I recently traveled in Bavaria. I was struck by the prevalence of place names ending in -au, like Donau, Passau, Oberammergau, and Dachau... I looked up the dictionary, and found the word aue which according to Langenscheidt means "pasture, meadow". Is there any connection between -au and aue?

2 Answers 2


The examples you give are actually of different origin. "Au" as you have stated correctly is a high German (i.e. southern German) variant of "Aue" derived from old high German "ouwe", which denotates a lower place near water. But in case of Oberammergau the ending is actually "Gau", which is derived from old high German "gouwe", which means something like area, territory or governmental district.

And the name Passau seems to be derived from roman "Batavis", which was a roman name for a germanic tribe. How the derivation process changed "Batavis" into "Passau", I don't know.

  • 3
    A tidbit regarding Gau: The original translator of The Lord Of The Rings noted that this would have been the ideal translation for The Shire but for its use during the Third Reich. Commented Jul 4, 2013 at 7:53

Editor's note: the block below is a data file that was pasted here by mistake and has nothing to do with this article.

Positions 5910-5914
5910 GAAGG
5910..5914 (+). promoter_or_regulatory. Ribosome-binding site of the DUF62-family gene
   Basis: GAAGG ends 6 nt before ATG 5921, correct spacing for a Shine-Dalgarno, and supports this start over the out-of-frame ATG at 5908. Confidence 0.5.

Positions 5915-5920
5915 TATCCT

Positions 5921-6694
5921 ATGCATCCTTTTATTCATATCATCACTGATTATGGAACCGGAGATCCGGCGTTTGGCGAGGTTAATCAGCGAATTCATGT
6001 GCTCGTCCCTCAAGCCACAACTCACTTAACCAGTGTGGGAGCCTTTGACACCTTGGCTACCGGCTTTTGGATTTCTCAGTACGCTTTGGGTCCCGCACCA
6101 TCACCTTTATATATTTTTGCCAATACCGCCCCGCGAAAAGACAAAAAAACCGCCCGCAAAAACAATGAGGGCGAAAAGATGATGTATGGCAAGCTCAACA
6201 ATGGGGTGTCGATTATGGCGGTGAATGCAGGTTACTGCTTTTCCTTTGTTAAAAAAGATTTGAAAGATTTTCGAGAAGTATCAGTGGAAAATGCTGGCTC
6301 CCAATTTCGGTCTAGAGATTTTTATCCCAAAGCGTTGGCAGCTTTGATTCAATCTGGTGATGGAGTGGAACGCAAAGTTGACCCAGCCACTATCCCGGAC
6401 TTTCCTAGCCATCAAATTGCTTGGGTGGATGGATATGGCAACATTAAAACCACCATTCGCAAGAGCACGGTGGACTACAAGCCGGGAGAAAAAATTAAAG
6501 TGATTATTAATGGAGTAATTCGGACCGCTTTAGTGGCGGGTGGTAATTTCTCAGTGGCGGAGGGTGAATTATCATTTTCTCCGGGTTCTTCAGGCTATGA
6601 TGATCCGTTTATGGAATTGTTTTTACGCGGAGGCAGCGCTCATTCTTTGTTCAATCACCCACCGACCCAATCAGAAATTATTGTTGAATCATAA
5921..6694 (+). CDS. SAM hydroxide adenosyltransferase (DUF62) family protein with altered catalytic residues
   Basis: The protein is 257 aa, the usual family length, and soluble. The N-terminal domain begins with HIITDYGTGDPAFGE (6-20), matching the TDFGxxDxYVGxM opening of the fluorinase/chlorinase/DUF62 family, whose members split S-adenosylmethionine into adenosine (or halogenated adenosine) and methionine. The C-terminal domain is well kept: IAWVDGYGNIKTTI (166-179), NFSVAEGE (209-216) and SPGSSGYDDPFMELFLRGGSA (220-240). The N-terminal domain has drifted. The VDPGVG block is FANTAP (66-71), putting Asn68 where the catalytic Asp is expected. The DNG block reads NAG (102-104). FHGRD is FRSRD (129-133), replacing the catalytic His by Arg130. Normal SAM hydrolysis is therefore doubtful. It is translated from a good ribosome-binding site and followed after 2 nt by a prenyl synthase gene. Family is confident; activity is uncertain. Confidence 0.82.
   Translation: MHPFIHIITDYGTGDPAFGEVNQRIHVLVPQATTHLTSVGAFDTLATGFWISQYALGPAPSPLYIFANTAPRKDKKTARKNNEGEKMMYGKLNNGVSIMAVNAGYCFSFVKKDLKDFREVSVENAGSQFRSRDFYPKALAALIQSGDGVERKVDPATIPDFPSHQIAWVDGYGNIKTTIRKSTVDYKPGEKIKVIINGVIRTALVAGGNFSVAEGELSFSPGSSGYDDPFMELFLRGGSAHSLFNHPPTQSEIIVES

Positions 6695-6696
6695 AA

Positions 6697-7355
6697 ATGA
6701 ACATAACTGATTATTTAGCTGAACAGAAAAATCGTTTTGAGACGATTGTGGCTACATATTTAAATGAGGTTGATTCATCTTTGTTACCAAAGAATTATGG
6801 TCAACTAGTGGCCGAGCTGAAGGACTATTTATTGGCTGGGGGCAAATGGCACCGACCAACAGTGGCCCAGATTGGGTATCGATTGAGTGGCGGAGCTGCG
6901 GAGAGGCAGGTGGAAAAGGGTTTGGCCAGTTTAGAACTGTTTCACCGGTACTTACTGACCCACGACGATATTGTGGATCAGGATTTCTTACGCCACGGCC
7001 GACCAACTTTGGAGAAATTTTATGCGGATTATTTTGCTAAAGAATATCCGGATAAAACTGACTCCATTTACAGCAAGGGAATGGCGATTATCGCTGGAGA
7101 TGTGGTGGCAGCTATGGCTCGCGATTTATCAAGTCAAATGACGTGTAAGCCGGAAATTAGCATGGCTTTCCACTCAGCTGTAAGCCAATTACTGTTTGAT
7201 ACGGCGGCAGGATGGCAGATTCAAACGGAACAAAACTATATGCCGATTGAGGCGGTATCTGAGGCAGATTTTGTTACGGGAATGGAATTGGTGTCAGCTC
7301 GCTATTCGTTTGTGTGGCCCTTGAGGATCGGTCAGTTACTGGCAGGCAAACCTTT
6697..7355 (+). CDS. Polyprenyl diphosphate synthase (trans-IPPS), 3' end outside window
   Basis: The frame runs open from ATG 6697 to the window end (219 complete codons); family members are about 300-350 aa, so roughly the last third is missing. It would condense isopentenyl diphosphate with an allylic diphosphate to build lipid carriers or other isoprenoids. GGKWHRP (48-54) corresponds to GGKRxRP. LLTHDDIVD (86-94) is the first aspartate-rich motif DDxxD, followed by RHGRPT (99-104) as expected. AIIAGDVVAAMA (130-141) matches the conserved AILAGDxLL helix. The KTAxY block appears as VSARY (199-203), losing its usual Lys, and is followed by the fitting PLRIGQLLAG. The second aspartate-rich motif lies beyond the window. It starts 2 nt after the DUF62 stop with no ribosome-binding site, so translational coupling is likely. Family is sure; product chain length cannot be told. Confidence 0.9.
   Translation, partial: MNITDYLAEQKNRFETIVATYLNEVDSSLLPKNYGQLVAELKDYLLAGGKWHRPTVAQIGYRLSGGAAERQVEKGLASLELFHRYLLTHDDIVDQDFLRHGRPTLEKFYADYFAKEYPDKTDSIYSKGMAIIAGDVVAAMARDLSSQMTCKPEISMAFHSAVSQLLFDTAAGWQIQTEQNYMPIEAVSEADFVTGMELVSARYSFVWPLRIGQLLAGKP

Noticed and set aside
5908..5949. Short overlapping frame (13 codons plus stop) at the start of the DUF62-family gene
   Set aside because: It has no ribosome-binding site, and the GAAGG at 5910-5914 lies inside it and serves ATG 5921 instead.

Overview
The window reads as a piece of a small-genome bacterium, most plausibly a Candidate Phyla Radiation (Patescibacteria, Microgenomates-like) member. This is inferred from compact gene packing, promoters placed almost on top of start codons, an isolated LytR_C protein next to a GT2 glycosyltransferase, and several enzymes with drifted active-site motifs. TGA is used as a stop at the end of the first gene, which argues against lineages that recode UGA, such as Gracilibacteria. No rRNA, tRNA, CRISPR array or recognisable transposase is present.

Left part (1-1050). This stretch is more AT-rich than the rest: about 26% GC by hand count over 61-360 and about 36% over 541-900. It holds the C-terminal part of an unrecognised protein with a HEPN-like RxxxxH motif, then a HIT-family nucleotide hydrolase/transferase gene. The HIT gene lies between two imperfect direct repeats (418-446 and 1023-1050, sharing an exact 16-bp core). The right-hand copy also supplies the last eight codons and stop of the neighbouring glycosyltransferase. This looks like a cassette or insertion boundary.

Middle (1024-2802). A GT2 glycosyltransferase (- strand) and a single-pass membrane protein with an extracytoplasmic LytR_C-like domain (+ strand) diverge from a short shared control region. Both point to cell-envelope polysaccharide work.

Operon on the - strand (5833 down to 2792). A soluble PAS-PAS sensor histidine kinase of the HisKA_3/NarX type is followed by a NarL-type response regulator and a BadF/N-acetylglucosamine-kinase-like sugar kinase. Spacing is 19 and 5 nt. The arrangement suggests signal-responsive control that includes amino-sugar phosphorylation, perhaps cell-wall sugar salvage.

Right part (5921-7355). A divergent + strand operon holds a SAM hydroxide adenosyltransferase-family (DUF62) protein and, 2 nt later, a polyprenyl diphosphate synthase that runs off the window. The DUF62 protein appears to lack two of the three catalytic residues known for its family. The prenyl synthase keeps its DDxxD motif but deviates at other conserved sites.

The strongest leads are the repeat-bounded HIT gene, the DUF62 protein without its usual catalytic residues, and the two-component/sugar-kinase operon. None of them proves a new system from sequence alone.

• Interesting. Although I don't agree with the translator, since I see a connotation of "shire" that relates it to nature, which I don't see in the modern(!) understanding of "Gau". Whereas the word "Auenland" (here again we have the "Aue(n)") which became the translation, seems to fit perfectly.
    – bouscher
    Commented Jul 4, 2013 at 8:10
  • And it is true, the word "Gau" rings a Nazi-bell for every German, because of the Nazis' segmentation of the whole of Germany into "Gaue" and their appointment of "Gauleiter"
    – bouscher
    Commented Jul 4, 2013 at 8:13
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    Batavis > Passau illustrates the High German consonant shift of t > (t)s, as in English "eat" vs German "essen".
    – fdb
    Commented May 7, 2014 at 8:53
  • OHG "gouwe" may itself go back to Germ. "ga-awja", where "ga" is a collective prefix, therefore meaning "that which is made up of ouwe-s". Commented Dec 13, 2014 at 12:55

De.wikipedia has an article Ortsnamen auf -au. Latin aqua meaning water is related with river names having the second part Ach, Ache or with place names ending in -au. Aue is flat grassy terrain beside a river.

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